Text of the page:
Zoe Letting Go by Nore Price | Teen Ink

Zoe Letting Go by Nore Price

May 23, 2015
By MckennaS PLATINUM, Port St Lucie, Florida
MckennaS PLATINUM, Port St Lucie, Florida
21 articles 0 photos 55 comments

Favorite Quote:
Well, I’m well.
Well, I mean I’m in hell.
Well, I still have my health
At least that’s what they tell me
If wellness is this, what in hell’s name is sickness?"


Author Nora Price’s novel debut, Zoe Letting Go, follows thirty-six days of seventeen year-old Zoe’s life when she is admitted into an exclusive residential hospital, Twin Birch. Zoe has no idea why her mother has sent her out into the middle of nowhere to live with six other frail girls in a creepy and old-fashioned brick mansion for five weeks. Immediately she realizes that she doesn’t fit in with the others, the girls who have shoulder blades so sharp they could cut wood, and stare at food as if they could, with a glance, make it disappear. After reading a brochure she stole from the hospital coordinator’s office during admission, Zoe discovers with horror that Twin Birch is a hospital that specializes in eating disorders.
The problem is: Zoe doesn’t have an eating disorder.
Or so she believes. She’s not as frighteningly thin as the others, and they know it. She eats. She and her best friend, Elise, ate together every day.

During her five week stay at Twin Birch, Zoe writes letters to her best friend, Elise, since she is allowed no other means of communication. And even though Zoe never receives word back from her friend, she continues to update her about the crazy workings of Twin Birch and the other girls there, as well as reminisces back on memories of their times together before the hospital. Zoe writes about fun times they had together, but then darker memories in Zoe’s stories reappear of Elise’s aversions to food and her thinning hair.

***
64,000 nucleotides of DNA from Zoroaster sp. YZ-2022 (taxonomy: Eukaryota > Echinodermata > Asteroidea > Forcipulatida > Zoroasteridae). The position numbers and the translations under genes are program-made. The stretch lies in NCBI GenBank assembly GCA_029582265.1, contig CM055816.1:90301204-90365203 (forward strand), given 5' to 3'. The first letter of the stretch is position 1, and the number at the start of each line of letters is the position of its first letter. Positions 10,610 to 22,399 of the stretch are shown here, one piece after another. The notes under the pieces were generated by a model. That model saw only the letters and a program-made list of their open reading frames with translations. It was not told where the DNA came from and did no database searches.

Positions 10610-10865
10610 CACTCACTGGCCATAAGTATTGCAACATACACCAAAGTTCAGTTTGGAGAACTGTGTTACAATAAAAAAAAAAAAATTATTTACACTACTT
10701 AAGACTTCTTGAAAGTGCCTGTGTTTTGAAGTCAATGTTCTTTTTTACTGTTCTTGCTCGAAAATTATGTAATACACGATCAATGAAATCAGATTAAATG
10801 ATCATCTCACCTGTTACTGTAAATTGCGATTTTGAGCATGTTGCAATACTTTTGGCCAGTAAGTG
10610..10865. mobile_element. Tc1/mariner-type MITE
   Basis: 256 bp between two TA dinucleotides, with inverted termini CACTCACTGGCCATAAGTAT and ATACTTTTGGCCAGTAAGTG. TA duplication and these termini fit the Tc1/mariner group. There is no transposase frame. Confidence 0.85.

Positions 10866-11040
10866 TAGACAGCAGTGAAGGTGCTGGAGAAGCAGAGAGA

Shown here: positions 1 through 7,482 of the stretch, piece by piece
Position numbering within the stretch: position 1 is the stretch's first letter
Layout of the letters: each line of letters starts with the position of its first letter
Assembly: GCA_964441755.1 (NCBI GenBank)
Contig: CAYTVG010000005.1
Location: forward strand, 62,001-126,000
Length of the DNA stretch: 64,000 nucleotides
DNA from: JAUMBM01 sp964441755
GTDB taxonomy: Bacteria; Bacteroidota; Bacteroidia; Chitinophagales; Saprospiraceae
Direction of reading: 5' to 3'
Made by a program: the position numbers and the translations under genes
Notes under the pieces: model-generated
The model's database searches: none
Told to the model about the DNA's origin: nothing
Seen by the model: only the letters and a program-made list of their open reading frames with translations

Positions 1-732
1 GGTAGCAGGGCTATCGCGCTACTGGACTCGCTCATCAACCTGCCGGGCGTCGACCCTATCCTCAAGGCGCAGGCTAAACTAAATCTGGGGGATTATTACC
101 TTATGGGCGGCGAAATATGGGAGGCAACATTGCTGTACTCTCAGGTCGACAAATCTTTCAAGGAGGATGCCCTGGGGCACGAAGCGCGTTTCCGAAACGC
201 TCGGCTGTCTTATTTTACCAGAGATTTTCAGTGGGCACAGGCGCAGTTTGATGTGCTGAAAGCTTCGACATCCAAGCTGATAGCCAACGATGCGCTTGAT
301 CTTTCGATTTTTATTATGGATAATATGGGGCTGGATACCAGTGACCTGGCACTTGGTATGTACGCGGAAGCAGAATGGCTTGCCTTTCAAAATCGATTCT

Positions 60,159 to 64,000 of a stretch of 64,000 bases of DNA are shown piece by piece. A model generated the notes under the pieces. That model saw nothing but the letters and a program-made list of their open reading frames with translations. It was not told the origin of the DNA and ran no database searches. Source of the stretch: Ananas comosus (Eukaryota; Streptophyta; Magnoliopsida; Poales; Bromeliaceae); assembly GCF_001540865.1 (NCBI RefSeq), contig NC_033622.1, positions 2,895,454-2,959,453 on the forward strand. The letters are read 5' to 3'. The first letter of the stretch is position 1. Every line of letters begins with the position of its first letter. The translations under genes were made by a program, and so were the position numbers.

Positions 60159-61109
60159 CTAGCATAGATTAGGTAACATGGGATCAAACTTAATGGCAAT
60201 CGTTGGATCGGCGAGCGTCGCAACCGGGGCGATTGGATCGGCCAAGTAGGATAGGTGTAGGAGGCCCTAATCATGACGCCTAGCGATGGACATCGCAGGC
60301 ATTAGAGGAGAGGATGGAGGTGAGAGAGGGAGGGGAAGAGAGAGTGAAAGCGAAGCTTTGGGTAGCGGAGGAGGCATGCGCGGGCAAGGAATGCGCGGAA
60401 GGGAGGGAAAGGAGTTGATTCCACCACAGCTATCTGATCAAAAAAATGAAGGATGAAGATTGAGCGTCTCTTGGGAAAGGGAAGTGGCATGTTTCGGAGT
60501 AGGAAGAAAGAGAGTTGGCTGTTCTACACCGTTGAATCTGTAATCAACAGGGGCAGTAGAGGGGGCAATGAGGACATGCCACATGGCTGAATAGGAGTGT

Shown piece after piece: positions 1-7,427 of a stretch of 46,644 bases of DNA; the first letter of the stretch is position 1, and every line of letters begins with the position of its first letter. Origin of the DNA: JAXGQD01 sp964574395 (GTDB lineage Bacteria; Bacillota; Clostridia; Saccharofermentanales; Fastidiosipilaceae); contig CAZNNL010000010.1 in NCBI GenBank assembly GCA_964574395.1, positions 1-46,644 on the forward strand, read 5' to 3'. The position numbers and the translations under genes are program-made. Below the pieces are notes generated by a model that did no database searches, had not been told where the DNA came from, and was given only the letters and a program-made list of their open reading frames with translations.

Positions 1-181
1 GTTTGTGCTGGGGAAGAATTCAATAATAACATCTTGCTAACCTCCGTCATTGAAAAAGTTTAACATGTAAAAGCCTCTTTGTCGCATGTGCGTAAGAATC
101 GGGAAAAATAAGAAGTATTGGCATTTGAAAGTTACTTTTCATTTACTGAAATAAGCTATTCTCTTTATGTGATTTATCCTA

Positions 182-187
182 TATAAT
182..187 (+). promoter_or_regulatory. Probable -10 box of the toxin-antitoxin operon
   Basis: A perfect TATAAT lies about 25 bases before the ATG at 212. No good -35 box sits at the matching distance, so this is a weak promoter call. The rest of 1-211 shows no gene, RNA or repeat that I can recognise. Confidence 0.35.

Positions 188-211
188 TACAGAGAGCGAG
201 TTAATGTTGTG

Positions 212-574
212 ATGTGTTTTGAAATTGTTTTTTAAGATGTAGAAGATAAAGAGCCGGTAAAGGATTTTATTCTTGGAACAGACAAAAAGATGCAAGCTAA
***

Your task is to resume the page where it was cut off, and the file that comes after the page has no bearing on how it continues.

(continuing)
With a psychological twist, and enough suspense to keep a reader glued to the pages, Price introduces protagonist Zoe as a relatable but spunky character readers want to learn about until the very end, when we finally learn why Zoe was admitted to Twin Birch. Why Zoe, a normal teenage girl, is placed among other girls who seem to be so obviously different from herself.


Evident even in her debut novel is the fact that Price seems to have mastered the art of keeping a reader close to her book, craving more and more until one realizes there are no more pages left to turn. Mental illness, undoubtedly serious and should be treated as such, is fascinating to explore, especially through rehabilitation stories of hospitals and treatment centers, which seems to have become increasingly more visible in young adult fiction. But unlike some other books I’ve read with similar concepts, Price managed to grab my attention with her riveting story-telling and details, and it kept me hooked. 

I do believe some characters could have been developed more, or given even more humanistic qualities in some cases, since I found some characters difficult to relate to. I also didn’t know how to relate to them without knowing more about them or their back-stories, which though not entirely relevant to Zoe’s story, would have been a desirable addition to the novel nonetheless. I also felt like there were certain plot points introduced that were not explained later on, which – though it gives my imagination some freedom – left me a bit disappointed.

Similarly, as major twists began to unravel, details of the story seemed to be hurriedly thrown in that I wish would have been delved into a bit more, as the lack of information leaves one to just guess or assume when I would have loved to read more about Price’s actual intentions.

However, in terms of entertainment, Zoe Letting Go is a fascinating read. Not a book I’d add to a shelf of favorites, but it’s definitely worthwhile, thought-provoking, and compelling for anyone who may be particularly interested in reading fictional accounts of mental illness.

3 out of 5 stars.

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